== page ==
Third Eye-Penieal Gland

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Classical element

Classical element

Segment of the macrocosm showing the elemental spheres of terra (earth), aqua (water), aer (air), and ignis (fire). Robert Fludd. 1617. Many philosophies and worldviews have a set of classical elements believed to reflect the simplest essential parts and principles of which anything consists or upon which the constitution and fundamental powers of anything are based. Most frequently, classical elements refer to ancient beliefs inspired by natural observation of the phases of matter; with the classical elements: earth is equivalent to solid, water is equivalent to liquid, air is equivalent to gas and fire is equivalent to plasma.
Jean Houston Jean Houston (born 10 May 1937) is an American author involved in the "human potential movement."[1] Early life and education[edit] Jean Houston
New Thought, sometimes known as Higher Thought,[1][2] promotes the ideas that Infinite Intelligence, or God, is everywhere, spirit is the totality of real things, true human selfhood is divine, divine thought is a force for good, sickness originates in the mind, and "right thinking" has a healing effect.[3][4] Although New Thought is neither monolithic nor doctrinaire, in general, modern-day adherents of New Thought believe that "God" or "Infinite Intelligence" is "supreme, universal, and everlasting", that divinity dwells within each person, that all people are spiritual beings, that "the highest spiritual principle [is] loving one another unconditionally... and teaching and healing one another", and that "our mental states are carried forward into manifestation and become our experience in daily living".[3][4] Overview[edit] William James, in The Varieties of Religious Experience, described New Thought as follows: New Thought

New Thought

The Voice of the Silence

Helena Petrovna Blavatsky (Russian: Еле́на Петро́вна Блава́тская, Ukrainian: Олена Петрівна Блаватська), born as Helena von Hahn (Russian: Елена Петровна Ган, Ukrainian: Олена Петрівна Ган; 12 August [O.S. 31 July] 1831 – 8 May 1891), was a Russian occultist.[1] In 1875, Blavatsky, Henry Steel Olcott, and William Quan Judge established a research and publishing institute called the Theosophical Society. Blavatsky defined Theosophy as "the archaic Wisdom-Religion, the esoteric doctrine once known in every ancient country having claims to civilization The Voice of the Silence
The Tree of Life, or Etz haChayim (עץ החיים) in Hebrew, is a classic descriptive term for the central mystical symbol used in the Kabbalah of esoteric Judaism, also known as the 10 Sephirot. Its diagrammatic representation, arranged in 3 columns/pillars, derives from Christian and esoteric sources and is not known to the earlier Jewish tradition. The tree, visually or conceptually, represents as a series of divine emanations God's creation itself ex nihilo, the nature of revealed divinity, the human soul, and the spiritual path of ascent by man. In this way, Kabbalists developed the symbol into a full model of reality, using the tree to depict a map of Creation. The symbolic configuration of 10 spiritual principles (11 can be shown, of which - Keter and Da'at are interchangeable), Kabbalists believe the Tree of Life to be a diagrammatic representation of the process by which the Universe came into being.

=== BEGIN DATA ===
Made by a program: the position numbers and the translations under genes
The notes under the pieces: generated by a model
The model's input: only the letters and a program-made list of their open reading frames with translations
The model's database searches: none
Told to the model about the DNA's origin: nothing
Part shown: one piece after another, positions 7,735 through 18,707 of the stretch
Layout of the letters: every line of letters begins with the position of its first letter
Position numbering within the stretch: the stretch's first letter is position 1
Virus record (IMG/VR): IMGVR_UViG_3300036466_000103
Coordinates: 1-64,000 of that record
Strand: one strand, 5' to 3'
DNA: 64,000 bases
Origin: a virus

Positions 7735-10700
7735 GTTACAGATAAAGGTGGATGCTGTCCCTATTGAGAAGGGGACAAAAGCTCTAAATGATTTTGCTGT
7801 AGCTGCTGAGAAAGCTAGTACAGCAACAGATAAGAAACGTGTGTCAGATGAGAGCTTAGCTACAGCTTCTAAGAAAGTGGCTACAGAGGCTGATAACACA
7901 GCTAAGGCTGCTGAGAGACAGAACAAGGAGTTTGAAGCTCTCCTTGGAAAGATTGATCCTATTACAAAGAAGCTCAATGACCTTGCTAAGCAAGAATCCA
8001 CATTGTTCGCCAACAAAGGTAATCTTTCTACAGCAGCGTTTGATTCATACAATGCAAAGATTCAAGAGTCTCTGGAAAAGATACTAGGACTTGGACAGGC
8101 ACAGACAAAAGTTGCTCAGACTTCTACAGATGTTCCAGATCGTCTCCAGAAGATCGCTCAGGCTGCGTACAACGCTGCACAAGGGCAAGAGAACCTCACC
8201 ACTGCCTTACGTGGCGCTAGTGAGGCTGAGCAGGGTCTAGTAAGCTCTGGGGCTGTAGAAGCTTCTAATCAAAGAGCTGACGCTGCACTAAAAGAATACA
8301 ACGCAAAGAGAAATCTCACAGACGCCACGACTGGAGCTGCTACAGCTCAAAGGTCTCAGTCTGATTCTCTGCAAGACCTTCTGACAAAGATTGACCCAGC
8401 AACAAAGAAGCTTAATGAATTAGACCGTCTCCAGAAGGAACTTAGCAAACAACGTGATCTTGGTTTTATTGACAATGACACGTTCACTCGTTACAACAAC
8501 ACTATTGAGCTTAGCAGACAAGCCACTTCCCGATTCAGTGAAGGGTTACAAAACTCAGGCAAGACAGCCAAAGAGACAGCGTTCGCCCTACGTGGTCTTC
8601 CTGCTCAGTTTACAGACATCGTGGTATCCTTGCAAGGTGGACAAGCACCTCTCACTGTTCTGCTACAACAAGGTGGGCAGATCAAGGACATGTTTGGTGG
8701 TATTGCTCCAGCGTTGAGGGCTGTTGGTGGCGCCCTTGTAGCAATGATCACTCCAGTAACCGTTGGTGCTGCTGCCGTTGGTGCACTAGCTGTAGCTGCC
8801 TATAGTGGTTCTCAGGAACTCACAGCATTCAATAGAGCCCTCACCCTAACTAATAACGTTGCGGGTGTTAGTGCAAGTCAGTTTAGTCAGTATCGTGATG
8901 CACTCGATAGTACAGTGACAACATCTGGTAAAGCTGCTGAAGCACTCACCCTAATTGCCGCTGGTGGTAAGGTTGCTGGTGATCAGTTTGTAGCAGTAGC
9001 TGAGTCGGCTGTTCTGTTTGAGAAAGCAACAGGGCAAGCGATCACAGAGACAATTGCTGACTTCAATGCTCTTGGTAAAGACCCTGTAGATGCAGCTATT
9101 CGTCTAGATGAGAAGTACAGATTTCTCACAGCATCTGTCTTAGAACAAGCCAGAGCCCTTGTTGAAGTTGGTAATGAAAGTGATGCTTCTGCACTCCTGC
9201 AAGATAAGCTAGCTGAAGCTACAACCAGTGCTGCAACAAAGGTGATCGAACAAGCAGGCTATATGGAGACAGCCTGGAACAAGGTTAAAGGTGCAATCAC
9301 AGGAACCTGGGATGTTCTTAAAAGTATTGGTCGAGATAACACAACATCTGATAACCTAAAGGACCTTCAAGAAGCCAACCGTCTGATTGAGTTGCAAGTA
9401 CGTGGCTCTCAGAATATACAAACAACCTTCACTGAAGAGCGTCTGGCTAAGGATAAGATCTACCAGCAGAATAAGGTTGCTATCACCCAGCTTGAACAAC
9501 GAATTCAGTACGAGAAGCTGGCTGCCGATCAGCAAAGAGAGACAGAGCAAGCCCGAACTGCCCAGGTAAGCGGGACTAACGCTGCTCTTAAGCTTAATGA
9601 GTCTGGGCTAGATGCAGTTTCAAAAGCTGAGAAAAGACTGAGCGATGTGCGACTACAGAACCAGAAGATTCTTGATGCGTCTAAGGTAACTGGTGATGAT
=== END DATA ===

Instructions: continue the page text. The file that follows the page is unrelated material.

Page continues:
Tree of life (Kabbalah)

Tree of life (Kabbalah)
For the band, see Dååth. In Da'at, all sephirot exist in their perfected state of infinite sharing. The three sephirot of the left column that would receive and conceal the Divine Light, instead share and reveal it. Since all sephirot radiate infinite self-giving Divine Light, it is no longer possible to distinguish one sephira from another, thus they are one. Da'at is not always depicted in representations of the sefirot, and could in a sense be considered an "empty slot" into which the gem of any other sefirot can be placed. Properly, the Divine Light is always shining, but not all humans can see it. Da'at Da'at

Sephirot

Sephirot (/sfɪˈroʊt/, /ˈsfɪroʊt/; Hebrew: סְפִירוֹת‎ Səphîrôṯ, pronunciation), meaning emanations, are the 10 attributes/emanations in Kabbalah, through which Ein Sof (The Infinite) reveals himself and continuously creates both the physical realm and the chain of higher metaphysical realms (Seder hishtalshelus). The term is alternatively transliterated into English as Sefirot/Sefiroth, singular Sephirah/Sefirah etc. Alternative configurations of the sephirot are given by different schools in the historical development of Kabbalah, with each articulating different spiritual aspects. Sephirot

Kabbalah

Kabbalah (Hebrew: קַבָּלָה‎, literally "receiving/tradition"; also Romanised Cabala, Qabbālâ, etc.; different transliterations now tend to denote alternative traditions[1]) is an esoteric method, discipline, and school of thought that originated in Judaism. A traditional Kabbalist in Judaism is called a Mekubal (Hebrew: מְקוּבָל‎). Kabbalah's definition varies according to the tradition and aims of those following it,[2] from its religious origin as an integral part of Judaism, to its later Christian, New Age, and Occultist syncretic adaptations. Kabbalah is a set of esoteric teachings meant to explain the relationship between an unchanging, eternal, and mysterious Ein Sof (no end) and the mortal and finite universe (God's creation). Kabbalah
Third eye

Third eye

A Cambodian Shiva head showing a third eye. In some traditions, such as Hinduism the third eye is said to be located around the middle of the forehead, slightly above the junction of the eyebrows. In other traditions, as in Theosophy, it is believed to be connected with the pineal gland. According to this theory, humans had in far ancient times an actual third eye in the back of the head with a physical and spiritual function.